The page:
Craig:  My responsibilities at home and in my day job don’t leave me much time to see live music these days.  I understand the scene is quite vibrant, but I haven’t had much of a chance to participate in it lately.
John:  How do you perceive the music industry in general and more specific in the U.S.A?
Craig:  In a wonderful state of flux.  One of the main reasons I got out of music when I was younger was due to the system at that time which limited access to listeners and made self production economically unattainable.  After my break I found the music industry was becoming everything I had hoped it would be when I was younger.  The classic big record labels have largely become dinosaurs and the individual artist has an opportunity to reach a very specific worldwide target market with relative ease.  This, combined with the affordability of recording equipment, is opening the door for a significant increase in the variety in music.  I believe that the demise of the old system is resulting in a creative renaissance in modern music.
John:  Who would you recommend as bands / artists to watch out for in the future?
Craig:  I used to be pretty good at coming up with recommendations.  I have to admit, however, that I have spent a lot of time listening to the classics lately and probably not enough checking out what is new.
John:  Are there any final words you would like to say to the readers of DPRP?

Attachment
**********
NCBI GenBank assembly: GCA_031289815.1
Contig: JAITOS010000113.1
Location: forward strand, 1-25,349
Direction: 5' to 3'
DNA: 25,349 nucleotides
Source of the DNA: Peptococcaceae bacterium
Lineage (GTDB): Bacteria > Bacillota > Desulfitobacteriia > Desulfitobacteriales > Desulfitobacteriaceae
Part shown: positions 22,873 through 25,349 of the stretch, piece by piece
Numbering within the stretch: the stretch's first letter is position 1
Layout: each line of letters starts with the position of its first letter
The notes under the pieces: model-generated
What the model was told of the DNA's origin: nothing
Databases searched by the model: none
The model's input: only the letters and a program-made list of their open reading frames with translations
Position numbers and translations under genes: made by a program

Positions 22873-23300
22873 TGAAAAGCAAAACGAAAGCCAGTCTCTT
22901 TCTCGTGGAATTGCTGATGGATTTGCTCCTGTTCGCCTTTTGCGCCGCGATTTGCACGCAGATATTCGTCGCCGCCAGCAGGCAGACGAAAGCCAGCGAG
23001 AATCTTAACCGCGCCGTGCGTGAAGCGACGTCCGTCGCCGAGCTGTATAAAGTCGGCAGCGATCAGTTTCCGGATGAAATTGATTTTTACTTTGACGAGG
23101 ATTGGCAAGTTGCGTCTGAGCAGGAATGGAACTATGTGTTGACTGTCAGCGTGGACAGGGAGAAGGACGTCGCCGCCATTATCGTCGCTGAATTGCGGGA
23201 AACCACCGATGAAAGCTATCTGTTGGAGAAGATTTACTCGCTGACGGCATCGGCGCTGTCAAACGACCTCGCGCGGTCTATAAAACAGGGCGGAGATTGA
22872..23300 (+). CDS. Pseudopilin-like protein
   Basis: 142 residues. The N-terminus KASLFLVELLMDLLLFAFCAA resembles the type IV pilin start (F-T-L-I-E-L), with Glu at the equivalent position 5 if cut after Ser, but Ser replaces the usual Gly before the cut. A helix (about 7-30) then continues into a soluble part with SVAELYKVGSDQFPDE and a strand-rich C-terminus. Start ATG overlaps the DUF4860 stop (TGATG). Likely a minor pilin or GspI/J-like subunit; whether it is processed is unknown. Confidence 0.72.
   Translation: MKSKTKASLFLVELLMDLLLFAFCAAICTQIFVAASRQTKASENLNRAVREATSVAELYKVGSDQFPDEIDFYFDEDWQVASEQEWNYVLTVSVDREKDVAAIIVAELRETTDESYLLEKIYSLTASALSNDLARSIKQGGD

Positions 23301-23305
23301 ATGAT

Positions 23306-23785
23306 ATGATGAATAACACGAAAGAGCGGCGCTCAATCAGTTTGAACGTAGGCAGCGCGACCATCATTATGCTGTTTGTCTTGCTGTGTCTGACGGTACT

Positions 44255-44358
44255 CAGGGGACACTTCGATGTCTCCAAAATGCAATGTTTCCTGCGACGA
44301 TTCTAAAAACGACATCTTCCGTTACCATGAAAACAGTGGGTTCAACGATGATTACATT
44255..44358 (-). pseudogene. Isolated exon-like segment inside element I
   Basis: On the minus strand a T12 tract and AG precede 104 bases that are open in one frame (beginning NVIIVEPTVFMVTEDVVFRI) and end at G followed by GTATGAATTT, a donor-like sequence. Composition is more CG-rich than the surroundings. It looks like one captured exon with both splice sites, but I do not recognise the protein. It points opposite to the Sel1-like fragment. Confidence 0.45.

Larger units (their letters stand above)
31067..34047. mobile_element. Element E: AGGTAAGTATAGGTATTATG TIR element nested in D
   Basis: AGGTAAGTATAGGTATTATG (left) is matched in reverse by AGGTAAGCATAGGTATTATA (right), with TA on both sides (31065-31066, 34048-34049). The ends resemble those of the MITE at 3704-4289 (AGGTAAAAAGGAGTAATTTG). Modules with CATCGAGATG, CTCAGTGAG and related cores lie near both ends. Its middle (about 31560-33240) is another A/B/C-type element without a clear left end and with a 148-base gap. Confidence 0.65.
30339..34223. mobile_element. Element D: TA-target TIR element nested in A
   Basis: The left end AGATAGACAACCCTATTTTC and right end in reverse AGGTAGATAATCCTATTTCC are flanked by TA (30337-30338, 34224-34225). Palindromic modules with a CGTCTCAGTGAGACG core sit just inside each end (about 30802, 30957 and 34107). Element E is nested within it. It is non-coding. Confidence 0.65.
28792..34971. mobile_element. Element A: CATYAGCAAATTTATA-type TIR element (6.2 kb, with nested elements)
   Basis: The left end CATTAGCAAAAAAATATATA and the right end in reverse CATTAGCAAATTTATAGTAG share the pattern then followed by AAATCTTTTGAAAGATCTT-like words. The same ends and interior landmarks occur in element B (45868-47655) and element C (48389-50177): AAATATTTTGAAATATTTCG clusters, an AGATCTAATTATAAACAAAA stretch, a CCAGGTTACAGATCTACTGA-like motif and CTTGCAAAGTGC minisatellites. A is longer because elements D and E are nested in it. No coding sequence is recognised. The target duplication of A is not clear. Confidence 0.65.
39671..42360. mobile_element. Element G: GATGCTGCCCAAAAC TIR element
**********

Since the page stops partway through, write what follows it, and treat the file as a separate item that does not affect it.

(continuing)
Craig:  It is so exciting to see the resurgence in prog music.  As readers of DPRP you are on the forefront of this movement.  Thank you for your support of our genre!  It will help ensure that great prog will be around for many years to come!

Monday, July 30, 2012

It's been such a long time . . .

I realize that it has been a very long time since I have spewed my stream of consciousness out onto this blog.  I assure you that this is not because I have been hiding from the world of music.  To the contrary, my plan to write a song every couple of weeks worked out brilliantly and I can now say that I have a rough draft of the entire new album complete.  At this time, I am putting the finishing touches on the lyrics and plan to record vocals over my silly guide vocals starting this week.  I am pretty pleased about this, especially because I nearly lost my entire studio (and house) last week. 

A week ago on Friday I was lying in bed watching TV when a bright light and loud crack made me and my wife believe that house had just exploded.  We ran out of bed, to the sounds of alarms blaring, screaming to our kids to make sure they were alright.  They were, and they came running downstairs with equal looks of shock on their face.  Then we smelled the smoke coming from the studio.  It turns out that lightning had hit two 150 foot tall pine trees 10 feet outside of our bedroom window.  The bolt traveled down the trees, through the roots, and connected with our cable TV lines.  These lines heated to the point of setting the insulation in the walls of the studio on fire.  After calling 911 and getting everyone out of the house (as well as my studio hard drives) the Fire Department arrived and tore out a wall in the studio, putting out the fire.  Thanks to their quick work, the house did not catch fire.  However, nearly every electronic device in the house was fried, with the exception of my studio.  Somehow, the lightning had destroyed nearly every surge suppressor in the house except the ones in the studio.  We lost TV’s, computers, audio equipment, phones, furnaces, and much more.  But somehow, the studio equipment and hard drives were fully intact.  Insurance will cover most of the damage, but could not have replaced the several weeks worth of work I had done recording since my last off-site backup.  Lesson learned . . backup to an external drive every day!!